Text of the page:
Sunlight is overrated.
At least that's the attitude of many FINS readers, who said that to get ahead they'd be willing to give up daylight during the week.
Asked if they'd accept their dream job if starting and quitting times meant they wouldn't see daylight except on the weekends, 61% of 645 respondents said "yes" in FINS.com's informal online question forum, Sign or Decline. Anyone working this much, except in winter, is probably putting in more than a 40-hour week.
While the effects of overworking are no secret -- studies show that extended work schedules have effects ranging from an increased risk of cardiovascular disease, chronic infections and ulcers to depression, poor relationships with their children, a greater chance of divorce and little-to-no sex life -- that doesn't mean people aren't doing it anyway.
A 2007 study from the Center for Work-Life Policy, a New York-based research and advocacy group, found that 1.7 million Americans hold "extreme jobs," characterized by 60-plus-hour weeks in unpredictable, high-pressure environments.
Further, a 2010 study from the Center for American Progress found that 38% of men and 14% of women at the professional-managerial level regularly work at least 50 hours a week, and those who don't are barred from the so-called fast-track. According to the study, many professionals now view the traditional 40-hour workweek as "part-time" employment, and that working it would be "career suicide."
Louis Barajas, a financial planner and author of Overworked, Overwhelmed and Underpaid, says that due to the weak economy and sluggish job market, people have transitioned to survival mode. "In this economy, there's a fear that if [the employed] don't work 60 hours, they'll lose their job and won't be able to find another," he says. "It pulls you into a mindset of needing to do more and more at work."
Barajas says that among the upper echelon, it boils down to maintaining a certain lifestyle. "People get caught up in protecting their ego, status, income, title, cars, country club, neighborhood," he says, supporting the Center for Work-Life Policy's findings that high achievers are "hooked" on the rush of success and the rewards associated with it.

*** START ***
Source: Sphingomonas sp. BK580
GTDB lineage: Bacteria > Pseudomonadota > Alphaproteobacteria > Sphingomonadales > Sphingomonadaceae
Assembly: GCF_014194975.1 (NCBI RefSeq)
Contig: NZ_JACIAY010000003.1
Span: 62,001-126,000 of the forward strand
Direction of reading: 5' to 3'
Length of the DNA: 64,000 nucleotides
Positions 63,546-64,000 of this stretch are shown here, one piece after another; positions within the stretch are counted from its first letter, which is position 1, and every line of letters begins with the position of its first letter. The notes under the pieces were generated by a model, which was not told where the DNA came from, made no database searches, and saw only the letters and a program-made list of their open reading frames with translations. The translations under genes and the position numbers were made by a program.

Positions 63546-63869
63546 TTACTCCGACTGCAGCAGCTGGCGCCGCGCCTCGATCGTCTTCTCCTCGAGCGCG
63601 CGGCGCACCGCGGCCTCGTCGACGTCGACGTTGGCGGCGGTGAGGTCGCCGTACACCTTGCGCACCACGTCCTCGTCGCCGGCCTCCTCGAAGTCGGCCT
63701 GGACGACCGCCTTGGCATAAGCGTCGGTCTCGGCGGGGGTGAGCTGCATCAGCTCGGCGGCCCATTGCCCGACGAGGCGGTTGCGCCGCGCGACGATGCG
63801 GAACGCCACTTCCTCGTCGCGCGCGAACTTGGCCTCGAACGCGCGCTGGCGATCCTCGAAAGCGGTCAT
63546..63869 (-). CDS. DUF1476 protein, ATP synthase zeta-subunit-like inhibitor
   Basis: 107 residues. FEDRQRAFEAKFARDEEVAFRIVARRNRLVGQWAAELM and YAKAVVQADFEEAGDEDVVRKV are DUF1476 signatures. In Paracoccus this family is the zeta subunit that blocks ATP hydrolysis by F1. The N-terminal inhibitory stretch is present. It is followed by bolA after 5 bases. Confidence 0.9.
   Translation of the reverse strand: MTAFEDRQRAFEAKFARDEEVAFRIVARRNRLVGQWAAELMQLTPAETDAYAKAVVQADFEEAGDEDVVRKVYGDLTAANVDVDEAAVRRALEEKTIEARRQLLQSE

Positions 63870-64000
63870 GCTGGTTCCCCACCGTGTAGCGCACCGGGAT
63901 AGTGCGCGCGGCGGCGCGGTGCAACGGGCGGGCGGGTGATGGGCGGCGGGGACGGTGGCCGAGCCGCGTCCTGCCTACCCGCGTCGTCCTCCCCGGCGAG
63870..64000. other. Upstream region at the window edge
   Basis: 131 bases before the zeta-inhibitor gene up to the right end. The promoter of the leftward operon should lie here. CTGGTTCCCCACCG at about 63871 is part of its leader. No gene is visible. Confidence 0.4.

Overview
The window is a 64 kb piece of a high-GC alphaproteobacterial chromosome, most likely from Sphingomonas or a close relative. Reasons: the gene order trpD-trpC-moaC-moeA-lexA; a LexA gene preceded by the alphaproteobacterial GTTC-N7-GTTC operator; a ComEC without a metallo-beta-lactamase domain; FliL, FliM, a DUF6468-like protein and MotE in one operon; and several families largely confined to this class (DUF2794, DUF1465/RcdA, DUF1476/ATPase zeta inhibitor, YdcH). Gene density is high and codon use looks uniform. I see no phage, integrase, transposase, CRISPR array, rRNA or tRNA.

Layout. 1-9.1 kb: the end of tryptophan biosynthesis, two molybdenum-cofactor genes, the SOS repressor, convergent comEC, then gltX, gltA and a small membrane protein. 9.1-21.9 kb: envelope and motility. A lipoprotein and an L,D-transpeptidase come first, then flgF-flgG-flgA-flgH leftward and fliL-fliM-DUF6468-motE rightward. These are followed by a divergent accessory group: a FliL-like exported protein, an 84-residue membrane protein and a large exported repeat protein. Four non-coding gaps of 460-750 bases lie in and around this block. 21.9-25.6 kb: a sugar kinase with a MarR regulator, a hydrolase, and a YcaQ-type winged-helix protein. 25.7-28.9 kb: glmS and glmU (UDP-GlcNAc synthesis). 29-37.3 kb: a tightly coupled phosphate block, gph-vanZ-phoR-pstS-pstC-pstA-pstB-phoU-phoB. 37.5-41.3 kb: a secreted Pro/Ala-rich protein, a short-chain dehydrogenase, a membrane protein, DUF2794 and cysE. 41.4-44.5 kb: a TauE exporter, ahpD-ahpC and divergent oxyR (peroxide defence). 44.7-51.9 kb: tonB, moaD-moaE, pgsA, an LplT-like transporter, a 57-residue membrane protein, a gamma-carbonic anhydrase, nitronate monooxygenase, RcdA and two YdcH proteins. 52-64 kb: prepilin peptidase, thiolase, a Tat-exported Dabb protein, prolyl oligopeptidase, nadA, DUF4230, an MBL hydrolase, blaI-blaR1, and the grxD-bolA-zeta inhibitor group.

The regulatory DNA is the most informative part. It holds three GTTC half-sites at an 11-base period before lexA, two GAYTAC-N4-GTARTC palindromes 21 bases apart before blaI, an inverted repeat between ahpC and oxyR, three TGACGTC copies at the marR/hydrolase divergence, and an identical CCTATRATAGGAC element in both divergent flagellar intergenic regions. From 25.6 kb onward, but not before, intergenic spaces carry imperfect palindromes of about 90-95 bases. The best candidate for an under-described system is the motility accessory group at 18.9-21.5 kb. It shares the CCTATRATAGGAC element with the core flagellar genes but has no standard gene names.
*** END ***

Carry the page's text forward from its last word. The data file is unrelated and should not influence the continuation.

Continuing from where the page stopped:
Barajas says that the key to working less than 45 hours a week and making a high-end salary is to build a team to which you can delegate. Efficient "people do the work that it is important for them to be doing," he explains, "instead of doing everything."
Fighting the Burnout
For those who can't seem to remove their nose from the grindstone, there are some ways to lessen the physical and mental impact of working excess overtime.
Karen Sumberg, senior vice president at the Center for Work-Life Policy, suggests making some simple adjustments to your routine, like ensuring you get out of the office for lunch every day. "Leaving the office is incredibly helpful," she says.
Daily exercise can also help, says Sumberg. One team of workers that she encountered was constantly working long hours and so organized a weekly "boot camp" workout that served as both a team-building activity and an opportunity to focus on health, she says.
"The big thing is policing your BlackBerry or iPhone or whatever you use to get your messages when you're not at work," says Sumberg. If you want to have dinner at home with your family, tell your team you won't be checking e-mail between six and eight in the evening, she says, and be diligent about it. Or set ground rules among your colleagues, like no one is to e-mail past eight at night or on the weekends, she says, "unless it's absolutely urgent, and you have defined what 'urgent' means."
Regardless, as much as people might enjoy working, being on constant overdrive will eventually lead to burnout. "Set limits, and be clear about what those limits are," says Sumberg. "You have to give yourself permission to disconnect."
What Would You Do?
Answer the question and see how you match up with the rest of the FINS community.
You've just been offered your dream job, but... your hours mean that you won't see daylight except on the weekends.
Sign ...or... Decline
Write to Kelly Eggers
Sign or Decline is a series of questions on FINS.com that ask what you would do for your dream job. Since its launch late last year, over 100,000 answers have been received and compiled in our database. Participate in Sign or Decline here.